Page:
I was just shy of 10 years old on that date. My parents and other adult relatives recalled in later years how, when told about the explosion some days later, the only advice they remember receiving from the government was to wash themselves more often.
Then, as now, there was fear of the unknown — people knew something had happened, but without much information, they didn’t know what else to do. So they carried on. Like we buy masks today, they bought dosimeters, handheld devices used to measure radiation. Many women, my mother included, bought her own dosimeter and took it to the grocery store to measure the radioactivity of the food she was buying for her family.
I can’t recall the exact day we were told, but I remember my parents going out to march in the traditional May 1 workers’ parade without any hesitation, so it certainly wasn’t until after that date.
But this is old news. We’ve learned from the benefit of historical hindsight, from esteemed journalists like Svetlana Alexievich and Adam Higginbotham, who have written intensely researched, award-winning books on the subject, and even from popular culture, most recently in the eponymous HBO series, not just the details of the Chernobyl tragedy, but how they were covered up and kept from the Soviet people.
A question about Chernobyl today isn’t what happened there, but what we learned from this tragedy, if anything, and how we might apply those lessons in our response to the frighteningly similar terror of coronavirus.
So how is Belarus handling the crisis? There are many similarities between the literal fallout of Chernobyl and the figurative fallout of the Covid-19 virus. The radiation from Chernobyl was terrifying in its invisibility. And in coronavirus we are again fighting what many have dubbed an “invisible enemy.”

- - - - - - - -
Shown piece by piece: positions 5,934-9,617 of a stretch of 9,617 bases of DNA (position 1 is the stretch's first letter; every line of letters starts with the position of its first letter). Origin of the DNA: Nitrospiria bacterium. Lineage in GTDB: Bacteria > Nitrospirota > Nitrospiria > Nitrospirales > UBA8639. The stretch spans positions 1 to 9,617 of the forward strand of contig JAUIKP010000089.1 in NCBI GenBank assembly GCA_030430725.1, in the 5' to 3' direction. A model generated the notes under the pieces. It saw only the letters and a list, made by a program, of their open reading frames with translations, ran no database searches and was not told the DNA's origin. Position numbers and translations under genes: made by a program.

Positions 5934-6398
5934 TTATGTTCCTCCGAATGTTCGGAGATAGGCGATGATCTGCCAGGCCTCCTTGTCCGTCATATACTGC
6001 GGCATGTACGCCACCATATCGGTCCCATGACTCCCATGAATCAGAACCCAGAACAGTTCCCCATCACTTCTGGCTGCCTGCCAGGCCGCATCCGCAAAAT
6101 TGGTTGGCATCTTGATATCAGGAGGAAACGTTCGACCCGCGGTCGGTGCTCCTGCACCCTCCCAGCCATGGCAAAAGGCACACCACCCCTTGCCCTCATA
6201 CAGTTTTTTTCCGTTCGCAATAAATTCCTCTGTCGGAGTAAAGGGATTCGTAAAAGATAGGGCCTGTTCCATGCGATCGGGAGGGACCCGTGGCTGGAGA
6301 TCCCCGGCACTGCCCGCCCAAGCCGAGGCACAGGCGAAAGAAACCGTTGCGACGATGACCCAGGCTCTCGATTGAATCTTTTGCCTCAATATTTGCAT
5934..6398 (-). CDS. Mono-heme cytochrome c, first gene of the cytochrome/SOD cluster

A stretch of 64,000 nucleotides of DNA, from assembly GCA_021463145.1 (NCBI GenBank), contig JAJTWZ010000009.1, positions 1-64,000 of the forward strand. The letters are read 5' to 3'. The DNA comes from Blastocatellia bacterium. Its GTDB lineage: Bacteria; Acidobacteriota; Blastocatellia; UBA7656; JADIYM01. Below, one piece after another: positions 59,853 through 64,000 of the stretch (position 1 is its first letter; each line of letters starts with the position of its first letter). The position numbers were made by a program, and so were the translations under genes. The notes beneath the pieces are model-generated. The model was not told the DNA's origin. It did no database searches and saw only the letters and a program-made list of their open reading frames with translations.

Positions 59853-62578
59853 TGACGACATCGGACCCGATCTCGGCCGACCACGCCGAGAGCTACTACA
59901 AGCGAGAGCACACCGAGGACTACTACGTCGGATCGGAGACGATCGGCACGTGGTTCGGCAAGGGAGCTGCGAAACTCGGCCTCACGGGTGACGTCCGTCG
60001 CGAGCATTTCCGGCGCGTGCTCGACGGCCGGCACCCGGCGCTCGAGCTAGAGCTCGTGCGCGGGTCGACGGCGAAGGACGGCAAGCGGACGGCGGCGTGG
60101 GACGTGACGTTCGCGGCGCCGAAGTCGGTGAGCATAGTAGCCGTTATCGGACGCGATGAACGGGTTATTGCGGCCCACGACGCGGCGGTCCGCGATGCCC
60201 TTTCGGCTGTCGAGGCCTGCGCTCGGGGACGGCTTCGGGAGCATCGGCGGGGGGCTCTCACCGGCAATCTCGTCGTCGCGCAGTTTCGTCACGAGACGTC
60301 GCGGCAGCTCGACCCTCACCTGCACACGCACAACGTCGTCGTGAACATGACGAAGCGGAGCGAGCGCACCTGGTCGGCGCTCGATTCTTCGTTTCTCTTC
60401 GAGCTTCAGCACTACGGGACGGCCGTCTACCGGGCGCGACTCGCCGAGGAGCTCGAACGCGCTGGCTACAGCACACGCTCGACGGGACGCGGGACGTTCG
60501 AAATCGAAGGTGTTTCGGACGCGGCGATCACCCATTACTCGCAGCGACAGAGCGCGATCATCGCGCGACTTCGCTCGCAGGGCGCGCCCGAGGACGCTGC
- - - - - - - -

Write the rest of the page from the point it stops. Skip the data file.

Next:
It would seem like Belarus would be a country uniquely suited to take the lessons of Chernobyl and apply them today. So why is the advice Belarusians are getting the same as before? Have the nation’s leaders learned anything from the lessons of Chernobyl?
It would seem not. Unlike almost every other country on earth, Belarus is laughing off the threat of coronavirus; in fact, the President, Alexander Lukashenko, has gone so far as to say that the virus, or at least concern over it, is a “psychosis” that can be easily cured with vodka and a trip to the sauna.
It seems that Belarus has not yet — and maybe never will — reckon with the events of Chernobyl, and this is echoing in its present. When you ask the older generation in Belarus what they think about the Soviet government’s reaction to the tragedy at Chernobyl, they don’t register shock or anger. Most of them say it’s better to leave the past in the past; after all, what can be done about events that happened decades ago?
And when asked about their current president’s response to Covid-19, they say that in times of crisis it’s not helpful to speak bad about your country.
Having left my native country many years ago, I have seen how other countries deal with the dark times in their history. The United States still wrestles with the scourge of slavery; Germany and Japan’s political and social structures are designed to prevent a repeat of the horrors wrought by their leaders during World War II. Yet Belarus hasn’t done much to confront its past.
What is the real invisible enemy? Is it a microscopic virus or unseen radiation particles in the air? Or is it an unwillingness to wrestle with events now invisible in contemporary life because they have never seen the light of day?
Alexievich recently praised the Chernobyl series for unveiling the events of the tragedy to a new generation of Belarusians, noting that it “struck a chord” with young people there. I asked my mom today if she had seen the show. She told me she wasn’t interested. She already knew what happened, so what was the point of reliving it?
But I find some hope in the show’s resonance with Belarusian youth. They watched the series, and they’re watching how their leadership is responding to this most recent crisis. In contrast to the Soviet generation, young Belarusians are skeptical of being told to drink vodka every day and go to the sauna to kill Covid-19. Friends my age and younger are far more likely to stay home and practice social distancing than my parents.
While it is true that washing your hands will help protect you from the coronavirus, it’s not enough.
It’s time for a reckoning with reality, not just with the events of today, but with those of the past — for the sake of the future.